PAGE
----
Sit at your own risk: Make office your mini-gym
Be it the Metro, car, bike or workplace, most office-goers tend to sit at one spot at a stretch every day at the cost of their health. So how about taking a little time out to exercise at your workplace every now and then?
A survey done by Qi Spine Clinic in 2014 shows that 57 percent of professionals in office jobs are affected by visible symptoms of sedentary workplace behaviour. Experts agree and suggest that by taking breaks to stretch or to run on the spot, people can work towards a healthier lifestyle.
“Desk work puts a huge mental and physical stress on our bodies, especially on our lower back, leading to low back pain,” Garima Anandani, chief spine specialist at Qi Spine Clinic, told to media.
“The combination of high stress at jobs (which puts people at greater risk for habits such as smoking), sitting for long periods (sitting for over two hours at a stretch is considered a long period) at the desk in poor posture, and lack of physical activity, puts us at greater risk for low back pain,” she added.
Stressing the importance of an active lifestyle, Ibrahim Khan, master trainer at Talwalkars gym, said: “A sitting job would lead to lower back pain and spondylosis. A side effect of not working out would be slowing down of Basal Metabolic Rate (the rate at which we burn our calories), and weight gain.”
Leading holistic health guru Mickey Mehta has some easy-to-follow solutions.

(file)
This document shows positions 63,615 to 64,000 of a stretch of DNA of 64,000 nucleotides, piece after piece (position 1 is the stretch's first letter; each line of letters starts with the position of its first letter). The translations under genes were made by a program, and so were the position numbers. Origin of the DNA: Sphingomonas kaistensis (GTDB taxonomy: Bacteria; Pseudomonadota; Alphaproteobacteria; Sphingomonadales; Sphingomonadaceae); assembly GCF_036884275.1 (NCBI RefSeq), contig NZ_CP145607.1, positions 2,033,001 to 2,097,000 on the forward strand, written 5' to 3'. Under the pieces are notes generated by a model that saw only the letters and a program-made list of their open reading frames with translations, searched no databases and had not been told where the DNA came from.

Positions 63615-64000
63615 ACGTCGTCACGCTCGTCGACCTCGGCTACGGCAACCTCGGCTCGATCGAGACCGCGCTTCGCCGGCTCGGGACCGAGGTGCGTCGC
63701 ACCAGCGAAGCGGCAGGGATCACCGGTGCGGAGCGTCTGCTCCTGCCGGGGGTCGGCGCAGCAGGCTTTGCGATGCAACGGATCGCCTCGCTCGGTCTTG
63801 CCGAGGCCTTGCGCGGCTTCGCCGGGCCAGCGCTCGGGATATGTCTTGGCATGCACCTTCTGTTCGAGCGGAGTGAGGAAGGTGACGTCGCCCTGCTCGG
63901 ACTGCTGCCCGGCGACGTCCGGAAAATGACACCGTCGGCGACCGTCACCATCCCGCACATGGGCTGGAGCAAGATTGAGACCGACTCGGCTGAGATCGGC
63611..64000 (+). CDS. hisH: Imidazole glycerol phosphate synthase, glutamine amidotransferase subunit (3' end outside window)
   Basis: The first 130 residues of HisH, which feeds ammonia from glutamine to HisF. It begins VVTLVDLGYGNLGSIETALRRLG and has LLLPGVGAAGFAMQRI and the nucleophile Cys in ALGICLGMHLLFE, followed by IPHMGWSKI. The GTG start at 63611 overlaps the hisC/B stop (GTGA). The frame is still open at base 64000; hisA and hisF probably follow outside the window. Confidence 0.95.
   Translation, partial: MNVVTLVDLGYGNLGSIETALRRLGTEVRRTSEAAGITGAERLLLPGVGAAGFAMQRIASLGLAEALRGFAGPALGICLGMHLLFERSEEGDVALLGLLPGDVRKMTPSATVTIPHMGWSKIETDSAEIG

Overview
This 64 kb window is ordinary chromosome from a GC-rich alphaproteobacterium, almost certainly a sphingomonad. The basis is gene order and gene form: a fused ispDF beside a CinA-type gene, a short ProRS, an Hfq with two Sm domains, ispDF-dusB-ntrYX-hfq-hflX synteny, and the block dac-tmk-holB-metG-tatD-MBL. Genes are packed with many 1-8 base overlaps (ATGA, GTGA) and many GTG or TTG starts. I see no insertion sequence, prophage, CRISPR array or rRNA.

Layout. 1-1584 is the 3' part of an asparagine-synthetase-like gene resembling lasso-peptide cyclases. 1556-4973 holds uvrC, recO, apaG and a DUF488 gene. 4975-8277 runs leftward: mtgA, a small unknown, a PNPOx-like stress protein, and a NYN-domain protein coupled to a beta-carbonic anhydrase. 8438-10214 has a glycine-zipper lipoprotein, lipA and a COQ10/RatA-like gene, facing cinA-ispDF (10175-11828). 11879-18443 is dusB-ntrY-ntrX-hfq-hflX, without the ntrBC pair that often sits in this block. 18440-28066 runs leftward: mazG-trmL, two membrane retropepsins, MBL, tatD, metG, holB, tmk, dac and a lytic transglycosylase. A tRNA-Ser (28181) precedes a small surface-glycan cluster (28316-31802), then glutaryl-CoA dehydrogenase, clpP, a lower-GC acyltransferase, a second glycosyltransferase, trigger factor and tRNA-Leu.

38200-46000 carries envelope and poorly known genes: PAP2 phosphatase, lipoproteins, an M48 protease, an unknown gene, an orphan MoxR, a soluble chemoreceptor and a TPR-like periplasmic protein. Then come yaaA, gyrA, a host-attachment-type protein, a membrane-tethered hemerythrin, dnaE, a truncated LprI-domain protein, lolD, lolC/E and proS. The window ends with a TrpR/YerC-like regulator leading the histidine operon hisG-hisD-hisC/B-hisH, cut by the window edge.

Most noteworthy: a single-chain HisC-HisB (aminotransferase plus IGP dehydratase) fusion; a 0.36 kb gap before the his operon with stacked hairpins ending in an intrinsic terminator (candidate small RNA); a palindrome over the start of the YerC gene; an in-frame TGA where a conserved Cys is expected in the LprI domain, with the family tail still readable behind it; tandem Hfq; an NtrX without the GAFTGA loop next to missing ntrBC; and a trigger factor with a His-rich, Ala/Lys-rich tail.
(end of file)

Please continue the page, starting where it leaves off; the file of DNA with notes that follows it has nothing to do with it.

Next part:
“Use the staircase at least three times a day. Walk from your house or office to the bus stand. After every two hours, get up from the chair and take a deep breath and stretch backwards. Then breathe out and come and touch your toes,” he said.
“Twisting will also help. Hip rotation clockwise and anticlockwise is good too,” he added.
Another simple way to workout in office is to run on the spot, suggests Neeraj Mehta, director of Growth For Fitness Instructors Fitness Academy.
“You can do that for 30 seconds or a minute. Then do a little bit of stretching,” he said.
Anandani is also in favour of stretching.
“For the benefit of the back and neck, stretch from head to toe, beginning with the neck. Slowly tilt your head towards your shoulder. Hold for 10 seconds. Do alternate sides. Next loosen up your shoulders. Roll both shoulders forward in a circular motion then backward. Repeat 10 times,” she said.
Tightening stomach muscles at work is also possible!
“To work your abdominal muscles, hold your stomach for a few seconds when breathing in, then release when breathing out.
“If possible, get some fresh air in your lungs by taking a walk outside,” master trainer Aminder Singh at Anytime Fitness, told to media.
For your hips, try kicking…in the air!
“Leg kick front is good for hips. Kick front in a controlled way, do 10 counts for each leg. Another one is side kick. Kick sideways in a controlled way, do 10 counts for each leg,” said Khan.
While taking the staircase is a must to keep the legs strong, Singh also suggests to sit upright on your chair and straighten one leg out in front of you.
Your hands should rest on the chair. Hold the position for three to five seconds. Repeat it between 12 and 20 times, then switch to the other leg, he said.
And just in case you don’t want bingo wings, don’t forget to keep your arms fit.
“Stand up and place your hands (each about a shoulder width away from your body) on the desk, and twist them in so they point towards your body then lean forward.
“Then push your shoulders and elbows closer to the desk. Repeat it five times,” said Singh.
Thanks to computers, office work also strains the eyes, so you need to exercise to strengthen them too.
“Gaze at a distant object for 15 to 30 seconds, then relax eyes,” said Neeraj Mehta.
Now stop sitting and reading, get set going towards a fitter and more active you.